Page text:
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Treating Derrick Rose's knee injury poses difficult trade-off

Quick return could mean painful arthritis later on

MAYWOOD, Ill. – Knee surgery for the type of meniscus tear suffered by Chicago Bulls star Derrick Rose can involve a difficult trade-off, according to Loyola Sports Medicine surgeon Dr. Pietro Tonino, who has performed thousands of knee surgeries.

The quick option – removing damaged cartilage – typically enables an athlete to return to play in just four to six weeks. The trade-off is that the athlete then would be at greater risk for suffering painful arthritis of the knee later in life.
Alternatively, repairing the damaged cartilage reduces the risk of arthritis. The trade-off is that it would take at least 10 to 12 weeks before he could return. It’s possible Rose’s entire season could be lost, Tonino said.

“If you remove the damaged cartilage, the athlete can have good functional ability and a relatively fast recovery,” Tonino said. “But there also will be a greater chance of knee problems down the road."

Tonino has performed thousands of knee surgeries on athletes of all levels of play. He is program director of Sports Medicine and a professor in the Department of Orthopaedic Surgery and Rehabilitation at Loyola University Chicago Stritch School of Medicine.

Rose suffered a tear of the medial meniscus in his right knee. The meniscus is a rubbery, C-shaped disc of cartilage that cushions and stabilizes the knee. The medial meniscus is located on the inside of the knee (towards the inside of the body) and the lateral meniscus is located on the outside. Rose injured the medial meniscus.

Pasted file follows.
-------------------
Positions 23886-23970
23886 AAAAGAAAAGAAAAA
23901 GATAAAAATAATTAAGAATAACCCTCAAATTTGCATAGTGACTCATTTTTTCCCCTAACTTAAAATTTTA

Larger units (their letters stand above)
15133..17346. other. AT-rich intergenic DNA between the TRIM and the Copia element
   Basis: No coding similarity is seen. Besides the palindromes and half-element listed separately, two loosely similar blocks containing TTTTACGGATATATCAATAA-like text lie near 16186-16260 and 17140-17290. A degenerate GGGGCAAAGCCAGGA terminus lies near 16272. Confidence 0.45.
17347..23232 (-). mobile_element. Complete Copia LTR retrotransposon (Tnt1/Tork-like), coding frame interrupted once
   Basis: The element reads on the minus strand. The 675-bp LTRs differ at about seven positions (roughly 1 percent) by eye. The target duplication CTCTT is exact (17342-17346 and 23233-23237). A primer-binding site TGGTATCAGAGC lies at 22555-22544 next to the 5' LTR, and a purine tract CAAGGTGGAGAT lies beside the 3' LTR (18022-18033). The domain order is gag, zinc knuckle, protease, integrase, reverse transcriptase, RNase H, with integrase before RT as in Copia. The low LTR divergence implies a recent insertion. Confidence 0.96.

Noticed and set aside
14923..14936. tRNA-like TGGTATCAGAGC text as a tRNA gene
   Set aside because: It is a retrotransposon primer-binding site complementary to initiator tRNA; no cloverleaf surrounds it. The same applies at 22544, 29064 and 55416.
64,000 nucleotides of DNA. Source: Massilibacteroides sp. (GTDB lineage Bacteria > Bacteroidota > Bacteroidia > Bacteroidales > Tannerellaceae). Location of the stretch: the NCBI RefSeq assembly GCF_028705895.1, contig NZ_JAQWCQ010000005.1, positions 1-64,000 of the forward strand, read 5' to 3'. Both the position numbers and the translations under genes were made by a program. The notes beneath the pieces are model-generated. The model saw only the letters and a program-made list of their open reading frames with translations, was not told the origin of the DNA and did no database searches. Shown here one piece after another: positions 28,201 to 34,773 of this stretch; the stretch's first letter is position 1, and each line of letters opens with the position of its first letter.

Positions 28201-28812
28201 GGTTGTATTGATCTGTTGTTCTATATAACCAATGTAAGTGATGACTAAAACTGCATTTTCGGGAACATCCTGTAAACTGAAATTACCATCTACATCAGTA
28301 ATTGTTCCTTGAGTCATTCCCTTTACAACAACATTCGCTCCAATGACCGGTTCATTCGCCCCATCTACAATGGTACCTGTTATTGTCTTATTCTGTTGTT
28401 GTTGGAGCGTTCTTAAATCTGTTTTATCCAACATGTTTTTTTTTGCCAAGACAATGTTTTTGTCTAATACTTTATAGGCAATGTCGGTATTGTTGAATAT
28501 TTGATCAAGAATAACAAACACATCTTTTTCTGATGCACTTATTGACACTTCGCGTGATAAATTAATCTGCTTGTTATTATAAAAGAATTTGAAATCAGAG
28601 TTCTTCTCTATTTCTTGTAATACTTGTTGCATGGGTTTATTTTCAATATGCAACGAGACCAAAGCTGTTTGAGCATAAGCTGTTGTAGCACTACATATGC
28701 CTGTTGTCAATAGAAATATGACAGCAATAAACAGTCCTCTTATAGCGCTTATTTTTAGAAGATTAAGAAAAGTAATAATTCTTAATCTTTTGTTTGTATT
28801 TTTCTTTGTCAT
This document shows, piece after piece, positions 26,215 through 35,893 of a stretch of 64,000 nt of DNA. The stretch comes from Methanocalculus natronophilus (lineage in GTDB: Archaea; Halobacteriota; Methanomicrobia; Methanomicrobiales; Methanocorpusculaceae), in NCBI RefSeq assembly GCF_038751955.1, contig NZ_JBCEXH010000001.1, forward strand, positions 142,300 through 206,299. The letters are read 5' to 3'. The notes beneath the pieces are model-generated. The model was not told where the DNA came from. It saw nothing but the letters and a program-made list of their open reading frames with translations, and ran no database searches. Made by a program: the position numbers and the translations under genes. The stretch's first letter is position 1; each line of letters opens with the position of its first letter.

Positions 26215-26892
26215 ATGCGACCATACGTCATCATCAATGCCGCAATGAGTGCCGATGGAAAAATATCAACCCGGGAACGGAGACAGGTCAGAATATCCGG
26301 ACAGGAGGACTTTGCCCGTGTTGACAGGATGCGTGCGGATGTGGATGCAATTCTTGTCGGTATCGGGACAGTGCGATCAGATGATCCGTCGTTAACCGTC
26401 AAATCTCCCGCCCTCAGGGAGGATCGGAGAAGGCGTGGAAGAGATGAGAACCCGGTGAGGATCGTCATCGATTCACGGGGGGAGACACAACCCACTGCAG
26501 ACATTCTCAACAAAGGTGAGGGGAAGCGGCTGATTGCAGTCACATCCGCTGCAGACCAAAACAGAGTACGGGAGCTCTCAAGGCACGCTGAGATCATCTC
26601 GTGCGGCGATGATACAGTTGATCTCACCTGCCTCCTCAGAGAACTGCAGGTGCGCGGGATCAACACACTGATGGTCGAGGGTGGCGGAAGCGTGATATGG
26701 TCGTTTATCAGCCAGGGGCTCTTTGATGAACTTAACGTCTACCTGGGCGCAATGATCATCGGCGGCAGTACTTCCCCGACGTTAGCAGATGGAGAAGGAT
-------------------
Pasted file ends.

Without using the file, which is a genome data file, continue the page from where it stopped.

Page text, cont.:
A meniscus tear sometimes is accompanied by a partial tear of the anterior cruciate ligament (ACL). A partial ACL tear may not show up on an MRI but can be seen during surgery.

The meniscus tear is Rose’s second significant knee injury. He earlier tore the ACL in his left knee, which cost him an entire season. “It may be bad luck,” Tonino said. “Or there may be something in his knee joints that are predisposing him to injury.”

Loyola University Health System (LUHS) is a member of Trinity Health. Based in the western suburbs of Chicago, LUHS is a quaternary care system with a 61-acre main medical center campus, the 36-acre Gottlieb Memorial Hospital campus and more than 30 primary and specialty care facilities in Cook, Will and DuPage counties. The medical center campus is conveniently located in Maywood, 13 miles west of the Chicago Loop and 8 miles east of Oak Brook, Ill. The heart of the medical center campus is a 559-licensed-bed hospital that houses a Level 1 Trauma Center, a Burn Center and the Ronald McDonald® Children's Hospital of Loyola University Medical Center. Also on campus are the Cardinal Bernardin Cancer Center, Loyola Outpatient Center, Center for Heart & Vascular Medicine and Loyola Oral Health Center as well as the LUC Stritch School of Medicine, the LUC Marcella Niehoff School of Nursing and the Loyola Center for Fitness. Loyola's Gottlieb campus in Melrose Park includes the 255-licensed-bed community hospital, the Professional Office Building housing 150 private practice clinics, the Adult Day Care, the Gottlieb Center for Fitness, Loyola Center for Metabolic Surgery and Bariatric Care and the Loyola Cancer Care & Research at the Marjorie G. Weinberg Cancer Center at Melrose Park.

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